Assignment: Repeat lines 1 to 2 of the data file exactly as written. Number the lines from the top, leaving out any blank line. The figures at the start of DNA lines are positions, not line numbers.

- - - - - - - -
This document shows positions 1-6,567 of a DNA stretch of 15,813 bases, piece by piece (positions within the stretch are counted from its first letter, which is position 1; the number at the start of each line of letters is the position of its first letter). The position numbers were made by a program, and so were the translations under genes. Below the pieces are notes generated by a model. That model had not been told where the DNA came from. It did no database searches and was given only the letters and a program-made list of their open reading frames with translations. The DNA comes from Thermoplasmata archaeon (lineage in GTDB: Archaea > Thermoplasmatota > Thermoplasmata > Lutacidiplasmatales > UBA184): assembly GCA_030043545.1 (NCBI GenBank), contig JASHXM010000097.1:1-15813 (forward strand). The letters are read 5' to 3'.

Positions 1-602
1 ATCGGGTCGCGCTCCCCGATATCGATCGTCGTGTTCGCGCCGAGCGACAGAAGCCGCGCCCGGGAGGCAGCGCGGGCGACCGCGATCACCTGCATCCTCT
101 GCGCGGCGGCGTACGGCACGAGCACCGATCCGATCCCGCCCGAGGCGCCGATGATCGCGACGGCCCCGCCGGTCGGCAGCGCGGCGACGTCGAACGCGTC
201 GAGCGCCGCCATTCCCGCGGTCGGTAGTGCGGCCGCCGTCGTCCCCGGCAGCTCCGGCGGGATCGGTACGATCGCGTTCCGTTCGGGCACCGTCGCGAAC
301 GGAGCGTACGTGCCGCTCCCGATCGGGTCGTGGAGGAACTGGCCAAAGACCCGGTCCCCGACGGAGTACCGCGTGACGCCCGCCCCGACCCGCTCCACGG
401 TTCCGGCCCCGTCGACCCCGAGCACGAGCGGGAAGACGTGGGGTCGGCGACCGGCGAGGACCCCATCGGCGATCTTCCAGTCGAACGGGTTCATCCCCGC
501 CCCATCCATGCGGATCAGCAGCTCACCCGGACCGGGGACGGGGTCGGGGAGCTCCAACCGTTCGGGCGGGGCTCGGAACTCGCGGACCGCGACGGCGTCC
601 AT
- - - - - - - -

This document shows positions 1-6,567 of a DNA stretch of 15,813 bases, piece by piece (positions within the stretch are counted from its first letter, which is position 1; the number at the start of each line of letters is the position of its first letter). The position numbers were made by a program, and so were the translations under genes. Below the pieces are notes generated by a model. That model had not been told where the DNA came from. It did no database searches and was given only the letters and a program-made list of their open reading frames with translations. The DNA comes from Thermoplasmata archaeon (lineage in GTDB: Archaea > Thermoplasmatota > Thermoplasmata > Lutacidiplasmatales > UBA184): assembly GCA_030043545.1 (NCBI GenBank), contig JASHXM010000097.1:1-15813 (forward strand). The letters are read 5' to 3'.

Positions 1-602